Lest it be said that Shake, Stir, Muddle is a frivolous place with interest in nought but a tasty cocktail, we need to have a serious chat.
I was going to review the Mai Tai this week, on the back of having recently tried what was promoted as the World’s Best Mai Tai in Honolulu.
But while conducting the dry end of the SSM research, I came across some seriously dazzling stories of nightmares of the distilled variety that distracted me from the drink at hand like pickled red herrings just begging to be shared.
So let’s talk about alcohol and accidents and we’ll cover off the Mai Tai another day.
Firstly, the one where nobody died.
A bad day at the office…
In March 2013, the Chivas Brothers Distillery in Dumbarton, Scotland received a call from the local sewerage authorities, reporting a distinctly whisky-like odour.
Now in spite of what we all think when we throw a liberal slug of alcohol into the children’s dinner, New Scientist has confirmed (HERE) that we CAN actually get pissed beyond the legal limit for driving simply through eating dinner (whoops). However, these canny excrement experts knew that the whisky-water was not simply from a big night in old Dumbarton town.
Yep, by 11am it was clear that the night shift had pressed the wrong button when cleaning the tanks and instead of flushing away the wastewater, had turned the tap on some 23,000 litres of whisky.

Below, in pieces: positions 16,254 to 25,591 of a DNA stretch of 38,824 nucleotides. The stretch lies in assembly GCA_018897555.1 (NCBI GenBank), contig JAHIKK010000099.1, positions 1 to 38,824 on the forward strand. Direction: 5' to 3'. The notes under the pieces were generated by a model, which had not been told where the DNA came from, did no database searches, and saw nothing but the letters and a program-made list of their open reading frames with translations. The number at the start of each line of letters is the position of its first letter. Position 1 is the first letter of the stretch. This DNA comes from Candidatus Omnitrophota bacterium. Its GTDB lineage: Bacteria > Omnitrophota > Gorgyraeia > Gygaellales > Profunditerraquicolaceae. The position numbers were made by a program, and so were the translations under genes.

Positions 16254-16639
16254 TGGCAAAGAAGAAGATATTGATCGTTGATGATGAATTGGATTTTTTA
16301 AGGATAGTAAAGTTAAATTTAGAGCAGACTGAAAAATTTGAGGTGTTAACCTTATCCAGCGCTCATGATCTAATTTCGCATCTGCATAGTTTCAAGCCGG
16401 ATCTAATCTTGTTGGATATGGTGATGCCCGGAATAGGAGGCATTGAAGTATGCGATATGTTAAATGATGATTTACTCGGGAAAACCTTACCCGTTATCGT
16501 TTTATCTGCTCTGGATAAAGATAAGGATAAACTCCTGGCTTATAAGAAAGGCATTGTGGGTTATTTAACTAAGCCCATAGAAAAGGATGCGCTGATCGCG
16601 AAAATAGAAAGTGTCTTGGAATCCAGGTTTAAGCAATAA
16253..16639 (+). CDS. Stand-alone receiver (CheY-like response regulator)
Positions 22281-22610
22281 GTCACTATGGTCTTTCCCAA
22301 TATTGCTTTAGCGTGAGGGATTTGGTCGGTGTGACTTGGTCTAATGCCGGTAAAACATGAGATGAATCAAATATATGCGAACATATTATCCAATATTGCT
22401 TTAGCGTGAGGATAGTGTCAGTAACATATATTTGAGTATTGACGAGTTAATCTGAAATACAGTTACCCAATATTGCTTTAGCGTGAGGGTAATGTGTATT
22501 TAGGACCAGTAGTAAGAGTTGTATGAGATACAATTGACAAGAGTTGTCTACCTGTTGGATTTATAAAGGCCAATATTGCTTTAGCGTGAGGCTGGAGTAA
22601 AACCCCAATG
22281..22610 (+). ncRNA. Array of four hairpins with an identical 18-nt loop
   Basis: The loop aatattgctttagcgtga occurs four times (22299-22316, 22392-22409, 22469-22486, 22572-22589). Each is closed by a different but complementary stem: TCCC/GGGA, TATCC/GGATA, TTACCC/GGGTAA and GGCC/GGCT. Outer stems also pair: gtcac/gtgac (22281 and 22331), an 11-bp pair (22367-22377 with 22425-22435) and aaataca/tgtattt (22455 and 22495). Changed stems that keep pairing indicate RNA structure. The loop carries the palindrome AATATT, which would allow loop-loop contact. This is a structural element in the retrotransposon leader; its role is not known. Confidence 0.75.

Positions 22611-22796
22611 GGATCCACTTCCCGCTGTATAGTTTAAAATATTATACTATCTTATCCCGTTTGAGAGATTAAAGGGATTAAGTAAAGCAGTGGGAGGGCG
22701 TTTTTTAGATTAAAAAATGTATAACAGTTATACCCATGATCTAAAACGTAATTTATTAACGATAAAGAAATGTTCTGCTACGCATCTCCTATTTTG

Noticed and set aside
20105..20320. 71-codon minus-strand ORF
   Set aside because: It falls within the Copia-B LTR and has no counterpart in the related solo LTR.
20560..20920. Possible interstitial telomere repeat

Imagine how management and employees would have laughed and laughed and laughed together when they shared the story of this simple misunderstanding.
Of course not. We’re a TEAM.
Actually, here’s a handy tip – maybe share this post with your boss.
Just as a “hey, I’m a great employee who views you, my esteemed Manager, as a more than a cog in a heartless corporate machine. I see you as a complex human being with fine taste, and I think you’ll enjoy reading this.”
Then, next time you screw up, they might assess said screw up in a new light.
Did you flush 23,000 litres of whisky away? No. Then let’s just chalk this up to experience.
(Or, did you write “pubic meeting” instead of “public meeting” in an official work email to a former Prime Minister of Australia? No? Oh right, that was me).
Sage career advice is free at Shake, Stir, Muddle.
But even worse….
The other two stories are a lot sadder and have fewer tips for prepping for performance reviews.
History is littered with tales of moonshine-making hillbillies blowing themselves up.
Also of idiots who drink too much and do themselves in.
And it is relatively common in the distilling and brewing world for someone to die by falling into a vat of alcohol where they succumb to alcohol poisoning or drown.
Alcohol-related deaths are not uncommon.
But to die in a tsunami of booze? Seems unlikely.
In 1814 nearly half a million litres of Meux’s Brewery’s porter ale burst out of two vats in London, creating a wave of beer that ultimately led to the deaths of 8 people.
The first to die were those drowned by the initial wave.
Then, just to prove that stupidity pre-dates social media, others were crushed to death in the stampede as they threw themselves into the gutters to drink the free beer.
Then some who survived the crush died of alcohol poisoning.
But we’re not done yet.
Then there was a riot in the hospital when survivors arrived smelling of beer, prompting other patients to protest that some were clearly getting beer while they weren’t.
It gets weirder
A hundred years later an even more bizarre fate met 21 poor Bostonians.